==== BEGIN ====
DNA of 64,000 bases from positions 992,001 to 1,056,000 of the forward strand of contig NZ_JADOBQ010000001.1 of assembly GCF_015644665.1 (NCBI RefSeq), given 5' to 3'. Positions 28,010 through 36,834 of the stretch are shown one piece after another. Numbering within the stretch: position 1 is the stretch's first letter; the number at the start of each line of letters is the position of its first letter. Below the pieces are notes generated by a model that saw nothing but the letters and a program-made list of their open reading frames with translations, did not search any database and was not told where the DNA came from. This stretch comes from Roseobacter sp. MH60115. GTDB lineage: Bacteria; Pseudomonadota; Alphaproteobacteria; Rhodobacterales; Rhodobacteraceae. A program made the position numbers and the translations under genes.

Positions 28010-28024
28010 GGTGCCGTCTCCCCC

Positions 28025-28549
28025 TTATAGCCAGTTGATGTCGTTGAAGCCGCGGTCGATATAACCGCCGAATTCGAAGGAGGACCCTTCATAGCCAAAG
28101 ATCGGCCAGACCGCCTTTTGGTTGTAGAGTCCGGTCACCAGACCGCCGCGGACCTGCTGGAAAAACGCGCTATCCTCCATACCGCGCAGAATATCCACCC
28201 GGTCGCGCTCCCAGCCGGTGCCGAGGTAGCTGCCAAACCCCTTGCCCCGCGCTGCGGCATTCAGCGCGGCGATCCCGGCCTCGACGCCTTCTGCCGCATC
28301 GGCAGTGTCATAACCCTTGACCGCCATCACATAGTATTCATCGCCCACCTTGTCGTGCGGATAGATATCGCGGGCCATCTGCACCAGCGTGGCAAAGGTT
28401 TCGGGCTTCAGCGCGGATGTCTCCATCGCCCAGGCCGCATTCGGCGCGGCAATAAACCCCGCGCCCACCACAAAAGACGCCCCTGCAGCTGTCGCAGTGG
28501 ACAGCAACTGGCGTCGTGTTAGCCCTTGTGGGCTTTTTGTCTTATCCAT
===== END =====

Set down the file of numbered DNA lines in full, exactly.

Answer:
DNA of 64,000 bases from positions 992,001 to 1,056,000 of the forward strand of contig NZ_JADOBQ010000001.1 of assembly GCF_015644665.1 (NCBI RefSeq), given 5' to 3'. Positions 28,010 through 36,834 of the stretch are shown one piece after another. Numbering within the stretch: position 1 is the stretch's first letter; the number at the start of each line of letters is the position of its first letter. Below the pieces are notes generated by a model that saw nothing but the letters and a program-made list of their open reading frames with translations, did not search any database and was not told where the DNA came from. This stretch comes from Roseobacter sp. MH60115. GTDB lineage: Bacteria; Pseudomonadota; Alphaproteobacteria; Rhodobacterales; Rhodobacteraceae. A program made the position numbers and the translations under genes.

Positions 28010-28024
28010 GGTGCCGTCTCCCCC

Positions 28025-28549
28025 TTATAGCCAGTTGATGTCGTTGAAGCCGCGGTCGATATAACCGCCGAATTCGAAGGAGGACCCTTCATAGCCAAAG
28101 ATCGGCCAGACCGCCTTTTGGTTGTAGAGTCCGGTCACCAGACCGCCGCGGACCTGCTGGAAAAACGCGCTATCCTCCATACCGCGCAGAATATCCACCC
28201 GGTCGCGCTCCCAGCCGGTGCCGAGGTAGCTGCCAAACCCCTTGCCCCGCGCTGCGGCATTCAGCGCGGCGATCCCGGCCTCGACGCCTTCTGCCGCATC
28301 GGCAGTGTCATAACCCTTGACCGCCATCACATAGTATTCATCGCCCACCTTGTCGTGCGGATAGATATCGCGGGCCATCTGCACCAGCGTGGCAAAGGTT
28401 TCGGGCTTCAGCGCGGATGTCTCCATCGCCCAGGCCGCATTCGGCGCGGCAATAAACCCCGCGCCCACCACAAAAGACGCCCCTGCAGCTGTCGCAGTGG
28501 ACAGCAACTGGCGTCGTGTTAGCCCTTGTGGGCTTTTTGTCTTATCCAT